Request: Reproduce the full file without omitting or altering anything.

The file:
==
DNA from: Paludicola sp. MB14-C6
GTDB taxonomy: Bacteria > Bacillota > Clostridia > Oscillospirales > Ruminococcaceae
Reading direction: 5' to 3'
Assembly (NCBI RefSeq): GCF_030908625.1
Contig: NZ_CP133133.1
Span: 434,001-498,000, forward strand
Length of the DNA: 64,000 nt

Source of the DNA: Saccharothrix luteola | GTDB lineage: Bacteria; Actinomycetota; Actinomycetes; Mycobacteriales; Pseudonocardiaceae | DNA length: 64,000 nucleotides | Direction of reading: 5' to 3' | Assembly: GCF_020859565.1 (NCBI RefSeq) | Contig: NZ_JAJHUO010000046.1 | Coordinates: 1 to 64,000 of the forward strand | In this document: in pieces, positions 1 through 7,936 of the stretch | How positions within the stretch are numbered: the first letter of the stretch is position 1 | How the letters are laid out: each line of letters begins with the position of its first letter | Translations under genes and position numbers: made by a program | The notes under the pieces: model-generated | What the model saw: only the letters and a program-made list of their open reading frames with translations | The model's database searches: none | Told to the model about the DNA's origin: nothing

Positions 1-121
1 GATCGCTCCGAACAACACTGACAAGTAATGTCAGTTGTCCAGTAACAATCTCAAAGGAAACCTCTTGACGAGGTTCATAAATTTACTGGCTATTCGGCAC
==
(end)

DNA from: Paludicola sp. MB14-C6
GTDB taxonomy: Bacteria > Bacillota > Clostridia > Oscillospirales > Ruminococcaceae
Reading direction: 5' to 3'
Assembly (NCBI RefSeq): GCF_030908625.1
Contig: NZ_CP133133.1
Span: 434,001-498,000, forward strand
Length of the DNA: 64,000 nt

Source of the DNA: Saccharothrix luteola | GTDB lineage: Bacteria; Actinomycetota; Actinomycetes; Mycobacteriales; Pseudonocardiaceae | DNA length: 64,000 nucleotides | Direction of reading: 5' to 3' | Assembly: GCF_020859565.1 (NCBI RefSeq) | Contig: NZ_JAJHUO010000046.1 | Coordinates: 1 to 64,000 of the forward strand | In this document: in pieces, positions 1 through 7,936 of the stretch | How positions within the stretch are numbered: the first letter of the stretch is position 1 | How the letters are laid out: each line of letters begins with the position of its first letter | Translations under genes and position numbers: made by a program | The notes under the pieces: model-generated | What the model saw: only the letters and a program-made list of their open reading frames with translations | The model's database searches: none | Told to the model about the DNA's origin: nothing

Positions 1-121
1 GATCGCTCCGAACAACACTGACAAGTAATGTCAGTTGTCCAGTAACAATCTCAAAGGAAACCTCTTGACGAGGTTCATAAATTTACTGGCTATTCGGCAC